Shiny Shelf

24: Redemption

By Stephen Lavington on 05 December 2008

There are few ‘24′ fans, no matter how devout, who would seriously defend the weak sixth season. If the show has often had problems with long-term plot arcs (especially over the last few episodes) season 6 took this to a new level with barely a pretence of any planning or direction after the, admittedly spectacular, nuclear explosions of episode 4.

It came then as something approaching relief when the writers’ strike kicked in to keep Jack Bauer out of action for longer than a spell in a Chinese prison. Even so the wait has been a tortuous one (ironic given the character involved) especially with the tantalising prospect of a ‘24′ movie steadfastly refusing to escape development hell. This seems to have been appreciated by Fox who, in place of the usual ten-minute teasers that precede a season, commissioned a full-blown 2-hour one-off story, relocating Bauer to Africa and setting up the intrigue and backstory that will steer season 7. At least until the writers get bored.

There are few signs to indicate what Jack has been up to since we last saw him – swimming to shore after, apparently, letting his evil dad die. Basically he’s been on a jumped up gap year, swanning around India before heading over to Africa to help out in a school. However, this is no charity scheme populated by 18 year-olds taking time out before their Art History course at Bristol. This is the pet project of Jack’s old special forces mucker Carl Benton (an indeterminately accented Robert Carlyle). The school swiftly becomes the target of a group of African militamen, intent on recruiting child soldiers (it is a measure of the show’s ever-present crassness that it can take such a serious and poignant subject and reduce it to a scenario based on a reimagining – it appears – of the child-catcher from ‘Chitty Chitty Bang Bang’). Jack is torn between the bonds of loyalty and decency in helping Benton and protecting the children and avoiding the local American embassy man (Gil Bellows, looking eerily like Jermaine From ‘Flight of the Conchords’) carrier of a subpoena from the U.S. senate who wish to have words with Jack about mistreatment of prisoners in his charge.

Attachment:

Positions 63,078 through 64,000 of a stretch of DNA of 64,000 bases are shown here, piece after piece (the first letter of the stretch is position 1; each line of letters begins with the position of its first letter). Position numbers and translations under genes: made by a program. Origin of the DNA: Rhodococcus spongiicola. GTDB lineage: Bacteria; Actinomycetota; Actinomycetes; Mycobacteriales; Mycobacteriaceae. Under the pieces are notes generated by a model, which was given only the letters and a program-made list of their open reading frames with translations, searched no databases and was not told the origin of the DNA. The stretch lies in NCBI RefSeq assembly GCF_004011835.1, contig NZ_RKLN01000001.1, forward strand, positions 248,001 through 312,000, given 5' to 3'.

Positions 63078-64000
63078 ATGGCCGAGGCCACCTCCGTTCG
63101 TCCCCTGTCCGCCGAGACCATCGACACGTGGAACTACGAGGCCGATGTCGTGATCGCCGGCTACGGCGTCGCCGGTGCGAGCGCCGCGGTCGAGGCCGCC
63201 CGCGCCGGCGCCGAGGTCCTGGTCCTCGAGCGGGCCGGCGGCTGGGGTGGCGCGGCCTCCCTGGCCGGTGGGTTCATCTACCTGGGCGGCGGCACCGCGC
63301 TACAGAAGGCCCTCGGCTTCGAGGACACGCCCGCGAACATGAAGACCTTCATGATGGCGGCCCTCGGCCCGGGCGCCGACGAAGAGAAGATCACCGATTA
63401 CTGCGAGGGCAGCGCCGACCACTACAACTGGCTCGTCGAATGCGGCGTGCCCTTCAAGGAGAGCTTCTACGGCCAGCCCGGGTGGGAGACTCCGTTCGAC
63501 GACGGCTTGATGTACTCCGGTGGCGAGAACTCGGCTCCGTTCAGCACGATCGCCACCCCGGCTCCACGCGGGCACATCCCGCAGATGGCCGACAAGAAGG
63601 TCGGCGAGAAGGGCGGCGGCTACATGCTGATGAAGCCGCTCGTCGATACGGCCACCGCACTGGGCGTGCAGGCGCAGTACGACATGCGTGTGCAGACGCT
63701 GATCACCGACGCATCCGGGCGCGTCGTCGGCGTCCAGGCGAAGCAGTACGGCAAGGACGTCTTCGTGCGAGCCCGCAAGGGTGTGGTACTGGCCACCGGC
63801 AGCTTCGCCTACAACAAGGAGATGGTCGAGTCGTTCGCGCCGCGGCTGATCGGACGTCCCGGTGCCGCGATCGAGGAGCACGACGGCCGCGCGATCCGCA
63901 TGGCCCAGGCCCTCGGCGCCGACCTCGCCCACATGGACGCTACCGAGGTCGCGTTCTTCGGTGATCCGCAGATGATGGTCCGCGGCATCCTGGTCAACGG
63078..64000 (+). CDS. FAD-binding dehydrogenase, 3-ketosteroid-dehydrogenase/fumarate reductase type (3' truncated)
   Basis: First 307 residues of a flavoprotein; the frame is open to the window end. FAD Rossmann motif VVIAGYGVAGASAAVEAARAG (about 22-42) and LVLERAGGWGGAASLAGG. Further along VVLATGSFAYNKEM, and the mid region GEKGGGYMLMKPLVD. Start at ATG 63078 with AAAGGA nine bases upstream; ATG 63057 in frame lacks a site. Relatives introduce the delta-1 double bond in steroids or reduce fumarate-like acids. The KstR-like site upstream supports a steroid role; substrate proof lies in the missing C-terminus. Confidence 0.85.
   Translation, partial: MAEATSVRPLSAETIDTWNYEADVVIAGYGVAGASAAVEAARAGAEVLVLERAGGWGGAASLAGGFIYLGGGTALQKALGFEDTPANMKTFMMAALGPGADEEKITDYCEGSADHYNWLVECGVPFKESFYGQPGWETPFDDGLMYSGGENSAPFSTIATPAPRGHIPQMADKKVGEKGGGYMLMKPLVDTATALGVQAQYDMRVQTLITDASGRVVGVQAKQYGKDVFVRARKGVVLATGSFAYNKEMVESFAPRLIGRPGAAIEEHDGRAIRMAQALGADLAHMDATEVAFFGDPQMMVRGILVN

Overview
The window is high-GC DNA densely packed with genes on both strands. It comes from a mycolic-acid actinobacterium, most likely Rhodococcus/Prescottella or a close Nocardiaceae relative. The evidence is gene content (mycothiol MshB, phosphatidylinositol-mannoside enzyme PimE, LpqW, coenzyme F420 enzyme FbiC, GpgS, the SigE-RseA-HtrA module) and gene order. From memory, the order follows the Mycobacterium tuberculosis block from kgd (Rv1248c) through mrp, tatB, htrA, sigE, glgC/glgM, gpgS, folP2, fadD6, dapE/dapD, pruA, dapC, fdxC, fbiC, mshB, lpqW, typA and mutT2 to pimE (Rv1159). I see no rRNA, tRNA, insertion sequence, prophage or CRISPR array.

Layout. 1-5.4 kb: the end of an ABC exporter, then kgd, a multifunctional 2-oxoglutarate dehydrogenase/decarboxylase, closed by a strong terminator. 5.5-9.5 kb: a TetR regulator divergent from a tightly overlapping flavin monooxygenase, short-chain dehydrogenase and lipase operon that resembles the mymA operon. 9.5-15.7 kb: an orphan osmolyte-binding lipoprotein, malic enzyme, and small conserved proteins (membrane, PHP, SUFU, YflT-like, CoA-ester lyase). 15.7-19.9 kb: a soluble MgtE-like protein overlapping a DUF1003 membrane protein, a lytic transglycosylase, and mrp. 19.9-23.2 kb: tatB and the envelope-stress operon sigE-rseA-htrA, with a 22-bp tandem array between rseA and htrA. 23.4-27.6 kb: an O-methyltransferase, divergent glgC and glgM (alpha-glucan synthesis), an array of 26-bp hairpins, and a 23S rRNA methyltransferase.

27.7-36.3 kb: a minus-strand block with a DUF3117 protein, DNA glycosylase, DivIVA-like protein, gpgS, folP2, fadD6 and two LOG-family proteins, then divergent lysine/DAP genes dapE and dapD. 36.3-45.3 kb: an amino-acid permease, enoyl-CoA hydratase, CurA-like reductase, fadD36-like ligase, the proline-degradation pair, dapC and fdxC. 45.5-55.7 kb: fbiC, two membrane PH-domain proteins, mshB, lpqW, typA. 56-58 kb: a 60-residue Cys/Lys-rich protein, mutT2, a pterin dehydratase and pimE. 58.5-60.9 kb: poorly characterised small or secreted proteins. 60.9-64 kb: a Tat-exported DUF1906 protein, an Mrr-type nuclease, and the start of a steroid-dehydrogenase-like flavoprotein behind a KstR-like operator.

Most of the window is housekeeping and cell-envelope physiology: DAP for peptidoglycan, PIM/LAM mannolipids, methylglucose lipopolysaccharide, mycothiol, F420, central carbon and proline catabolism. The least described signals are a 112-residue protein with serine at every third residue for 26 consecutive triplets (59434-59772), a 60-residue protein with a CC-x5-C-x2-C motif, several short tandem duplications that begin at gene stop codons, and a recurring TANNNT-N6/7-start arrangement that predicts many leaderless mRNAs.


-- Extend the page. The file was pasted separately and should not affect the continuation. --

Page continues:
It is a no-brainer to guess which way Bauer jumps, and the remainder of a breakneck couple of hours ties in this story with the wider narrative of a coup in the same fictional African country, masterminded by renegade General Benjamin Juma (played by the totally evil Tony ‘Candyman’ Todd). Not that ‘24′ avoids the American side of the equation. In Washington we witness the last few minutes of Powers Boothe’s presidency as he hands over to Allison Taylor (the makers, having already given America two black presidents in six seasons, presumably felt they should try to get away from the norm and put someone really radical in the White House – like a woman). As per usual in the ‘24′-verse he government is brimming over with conspiracy and sinister mystery man Jon Voight appears to be behind it all. That said there are some worrying signs of a lack of imagination in the writing. One of the most promising concepts –the repercussions of a crisis arising during the handover of power between two utterly ideologically opposed presidents – is rapidly done away with, when it could potentially have fuelled an entire season.

When all’s said and done, this is little more than a dressed up version of the ten-minute previews we’ve seen before. It’s there to ease us into the warm, familiar bath of whispered plotting, frantic technobabble and ultra-violence, and set the scene for the seventh day of explosive action and unlikely plot twists. If you don’t like ‘24′, this really won’t convert you and it doesn’t bode well, in that sense, for people expecting a radical redirection following the panning of season 6.

‘24′ has always been a brutally simple concept lurking behind a façade of complexity. The show is the perfect manifestation of the utter, blinkered conviction of the political right: the idea that whatever Jack does is in the best interests of every one, and that any opposition to this is a sign of foolishness, weakness or treachery. The attempts at ambiguity (for instance the idea behind the title of ‘Redemption’ that Jack Bauer needs redeeming for his past sins) utterly fail for want of sincerity. The show pays lip service to the idea that it might be wrong to torture people – in fact it is obvious to the writers that it is absolutely necessary and that to suggest otherwise would be crazy, and they expect such truths to be similarly obvious to viewers. This total lack of irony gives the show much of its entertainment value for masochists such as myself and there is every sign that this will be the case with season 7 too. ‘24′ is at its best when it ploughs its ideological furrow with utter sincerity while simultaneously throwing desperate plot gambit after plot gambit at the viewer, in an escalating tide of convoluted nonsense. It may be the same joke after 144 episodes but there’s a little mileage left in it yet.

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By Stephen Lavington

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